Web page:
A/N: Fault goes to RebelMom, for suggesting Luke/Akanah. I don't have the Black Fleet Crisis books anymore, so most of this is from memory.
We move frequently from
planet to planet, barely seeming to alight before picking up again and going
elsewhere in search of safety. The war with the Yuuzhan Vong has thrown the
galaxy into chaos, and where once we could stay somewhere for a few years, now
that halt lasted only months, if not weeks. This place, though, is a good place
for the Fallanassi. The world is out of both the New Republic and Imperial
territories, and strategically, there is little here for the Yuuzhan Vong,
It's not a flourishing world, but it is alive, and the Force glows with it, untouched by any other sentient life. We will leave no mark of our passing when we leave, maintaining that purity here.
It is comforting, this place, not only for that reason, but because it is untouched by the Vong.
How much we thought we understood, and how little we truly knew.
It is said the Jedi cannot sense them in the Force. Neither can the Fallanassi. For the first time in my life, in my memory, I saw something other than serenity in the Elders' eyes. Our talents, our tricks that we had used for decades, would not be effective against the Vong. And so we run, knowing that if we are caught, we will die. Somehow now that was more significance, because our enemy refuses the touch of the Force. We will pass on and be within the Current, but will they? The Force cannot whisper to them of right and wrong. And neither will they pass into it when they die, making it more imperative than ever that we remain as we are, unwilling to do battle. Perhaps one day they will know the Force. I don't know. I hope so.
I had once spoken to Luke Skywalker very arrogantly, saying that the Jedi knew little, and were fools if they thought they understood the true nature of the Force.
Now . . . I wonder if feeling like a child is the first step to wisdom.
Luke had opened his eyes to another path, even if he did not agree to it. Of late, the Fallanassi have been forced to do the same.
What happens, I wonder, if the Vong succeed? Will the presence of every living being be choked off from the Current?
They have undermined everything we believed about fate. We cling to our ignorance; all will be well in the Current one day, even if we cannot see how.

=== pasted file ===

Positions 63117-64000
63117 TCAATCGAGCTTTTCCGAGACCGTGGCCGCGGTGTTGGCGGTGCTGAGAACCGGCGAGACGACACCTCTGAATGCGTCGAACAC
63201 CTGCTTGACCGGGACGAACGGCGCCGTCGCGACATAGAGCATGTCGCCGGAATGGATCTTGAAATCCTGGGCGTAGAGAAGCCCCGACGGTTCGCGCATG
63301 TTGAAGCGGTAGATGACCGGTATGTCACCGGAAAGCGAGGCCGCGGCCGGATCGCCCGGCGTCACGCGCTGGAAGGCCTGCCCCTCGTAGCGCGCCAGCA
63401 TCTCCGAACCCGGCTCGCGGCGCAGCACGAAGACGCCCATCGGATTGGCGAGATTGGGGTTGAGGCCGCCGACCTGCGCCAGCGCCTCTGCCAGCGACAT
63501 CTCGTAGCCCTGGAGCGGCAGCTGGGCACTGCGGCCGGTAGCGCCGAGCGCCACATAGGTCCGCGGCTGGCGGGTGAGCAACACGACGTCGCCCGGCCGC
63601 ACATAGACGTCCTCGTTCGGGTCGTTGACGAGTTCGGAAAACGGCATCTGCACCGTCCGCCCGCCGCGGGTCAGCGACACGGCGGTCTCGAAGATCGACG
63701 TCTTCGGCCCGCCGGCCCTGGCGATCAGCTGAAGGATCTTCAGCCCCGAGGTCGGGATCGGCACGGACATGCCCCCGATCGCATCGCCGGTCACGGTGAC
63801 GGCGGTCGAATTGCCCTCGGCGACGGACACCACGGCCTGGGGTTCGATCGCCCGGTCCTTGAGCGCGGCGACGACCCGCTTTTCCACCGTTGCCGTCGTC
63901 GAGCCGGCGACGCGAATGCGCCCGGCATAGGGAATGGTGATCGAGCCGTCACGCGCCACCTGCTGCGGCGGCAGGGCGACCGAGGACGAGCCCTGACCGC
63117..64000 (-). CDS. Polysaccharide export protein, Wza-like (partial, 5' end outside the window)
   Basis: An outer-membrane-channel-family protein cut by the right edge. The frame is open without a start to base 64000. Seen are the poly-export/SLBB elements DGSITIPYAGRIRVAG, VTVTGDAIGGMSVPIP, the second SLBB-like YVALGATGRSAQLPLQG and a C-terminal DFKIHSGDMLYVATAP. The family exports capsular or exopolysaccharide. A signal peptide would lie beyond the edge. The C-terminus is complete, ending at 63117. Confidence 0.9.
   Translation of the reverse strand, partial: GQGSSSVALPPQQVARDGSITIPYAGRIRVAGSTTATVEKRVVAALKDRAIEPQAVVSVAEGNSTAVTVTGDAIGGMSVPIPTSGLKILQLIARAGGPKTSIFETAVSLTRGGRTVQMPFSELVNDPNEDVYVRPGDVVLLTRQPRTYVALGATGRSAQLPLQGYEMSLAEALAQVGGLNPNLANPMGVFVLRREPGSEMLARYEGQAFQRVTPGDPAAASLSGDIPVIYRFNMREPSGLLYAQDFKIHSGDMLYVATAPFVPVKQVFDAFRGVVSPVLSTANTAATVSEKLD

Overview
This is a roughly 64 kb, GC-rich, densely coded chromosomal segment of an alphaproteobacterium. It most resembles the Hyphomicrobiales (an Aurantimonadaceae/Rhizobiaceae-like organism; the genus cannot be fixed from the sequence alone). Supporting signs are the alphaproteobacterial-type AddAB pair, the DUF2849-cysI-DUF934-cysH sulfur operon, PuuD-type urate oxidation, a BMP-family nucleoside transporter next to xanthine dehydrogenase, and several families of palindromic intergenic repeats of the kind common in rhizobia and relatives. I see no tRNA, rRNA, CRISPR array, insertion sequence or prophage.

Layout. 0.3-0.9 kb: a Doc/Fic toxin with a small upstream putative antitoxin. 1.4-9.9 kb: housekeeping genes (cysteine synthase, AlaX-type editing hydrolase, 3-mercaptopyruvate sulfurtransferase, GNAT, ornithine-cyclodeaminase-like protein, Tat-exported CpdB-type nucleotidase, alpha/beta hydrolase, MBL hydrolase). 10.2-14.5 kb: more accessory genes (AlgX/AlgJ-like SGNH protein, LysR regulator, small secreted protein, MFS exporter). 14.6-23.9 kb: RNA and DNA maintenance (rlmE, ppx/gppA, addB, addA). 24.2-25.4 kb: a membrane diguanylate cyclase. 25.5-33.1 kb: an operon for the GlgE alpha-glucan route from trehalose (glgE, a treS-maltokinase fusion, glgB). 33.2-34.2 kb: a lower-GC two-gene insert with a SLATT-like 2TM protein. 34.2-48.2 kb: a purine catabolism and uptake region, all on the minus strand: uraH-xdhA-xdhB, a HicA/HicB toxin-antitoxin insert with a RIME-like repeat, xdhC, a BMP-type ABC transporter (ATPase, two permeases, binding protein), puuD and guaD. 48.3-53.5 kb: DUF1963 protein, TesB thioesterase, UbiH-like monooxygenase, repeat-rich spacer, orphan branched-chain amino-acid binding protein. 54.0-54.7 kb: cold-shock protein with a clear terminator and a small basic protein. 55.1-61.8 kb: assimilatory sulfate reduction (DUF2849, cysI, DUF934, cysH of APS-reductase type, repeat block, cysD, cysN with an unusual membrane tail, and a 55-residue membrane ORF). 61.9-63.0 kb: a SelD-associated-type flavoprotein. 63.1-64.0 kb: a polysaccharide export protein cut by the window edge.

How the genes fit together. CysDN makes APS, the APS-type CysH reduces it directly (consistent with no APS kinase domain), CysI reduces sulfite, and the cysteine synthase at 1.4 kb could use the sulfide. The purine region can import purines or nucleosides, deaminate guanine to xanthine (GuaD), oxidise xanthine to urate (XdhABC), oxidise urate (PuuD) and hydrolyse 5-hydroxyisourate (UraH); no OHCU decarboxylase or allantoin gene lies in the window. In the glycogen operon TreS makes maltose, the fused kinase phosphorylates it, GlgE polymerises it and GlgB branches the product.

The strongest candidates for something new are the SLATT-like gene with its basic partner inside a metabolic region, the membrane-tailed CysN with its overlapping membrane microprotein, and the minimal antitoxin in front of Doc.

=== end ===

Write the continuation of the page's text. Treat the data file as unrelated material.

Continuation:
I sigh and open my eyes, looking around the tiny village we are building. My home. My people. The thought still fills with my joy – how I arrived here, to my home at last, was not the best of ways, but I am here nevertheless. They are unpacking boxes, working in quiet harmony, the Current flowing through us all.
I get up, not wishing to leave my family alone to their work, but wanting to be alone to think, for just a little while. They understand that. As I walk out of the village, they do not bother me or ask questions about where I am going. If there is an emergency, I will feel it and return.
There are no true forests on this planet – the life of it is not thick enough for that. But as I walk, the trees slowly block my view of the tiny village. Soon it is nearly invisible; to anyone else passing by, it would be. Our talents would be ineffective against the Vong, but against the Empire or Republic that might seek us, they would not be.
The plants along my path are scraggly and tough, fighting for survival in the hard ground. I sigh, opening myself to the Current.
I am completely startled when I hear the noise of someone nearby.
It is not one of the Fallanassi.
I am outside the village, where the elders constantly weave invisibility around us. Looking around and seeing nothing, I weave the Current around me, trying to disappear in the way that I have been taught.
I whirl, frightened.
Luke Skywalker is standing there. I am uncertain of where he came from, and how he can see me – how he can see past the trickery – I don't know, but he is looking directly at me. In his arms he carries something, a bundle. He looks aged, older than when I knew him. Gray has appeared at his temples, and there are more lines on his face. A lightsaber is hooked to his belt, making me feel uneasy.
"I'm not here to hurt you," Luke says calmly. "I'm sorry. I didn't mean to frighten you, but I wanted to talk to you alone."
"What you have to say to me, you can say to the Elders," I reply, lifting my chin.
"I don't think they would listen," Luke says dryly.
"We will not join the war," I say bluntly.
He nods. "I know that. That is not why I'm here." He steps closer to me, and I stand my ground, despite the weapon he so nonchalantly carries. "Look," he requests softly, and brushes aside the covering of the bundle.
It is a child. I step closer, surprised. Young, less than a year old – a boy. He has blue eyes, and soft golden-red hair. "He is yours," I say with finality, knowing it to be true.
Luke nods. "Yes, he is," he says very softly, tenderness in his eyes as he glances down. He takes a deep breath. "I want you to take him."
"What?" I say, startled, meeting his gaze.
"I called you here, with the Force," Luke says urgently, the directness of his words somehow tense and emotional. "Away from the village, so I could talk to you. The war worsens, Akanah," he says.
"You called me?" I ask, astonished. To weave his way past my defenses, to call me without me being aware – surely he did not have that power, that skill. And to use it so . . . And yet. I look at the child. His son. I can understand why he called me, even if I do not understand how.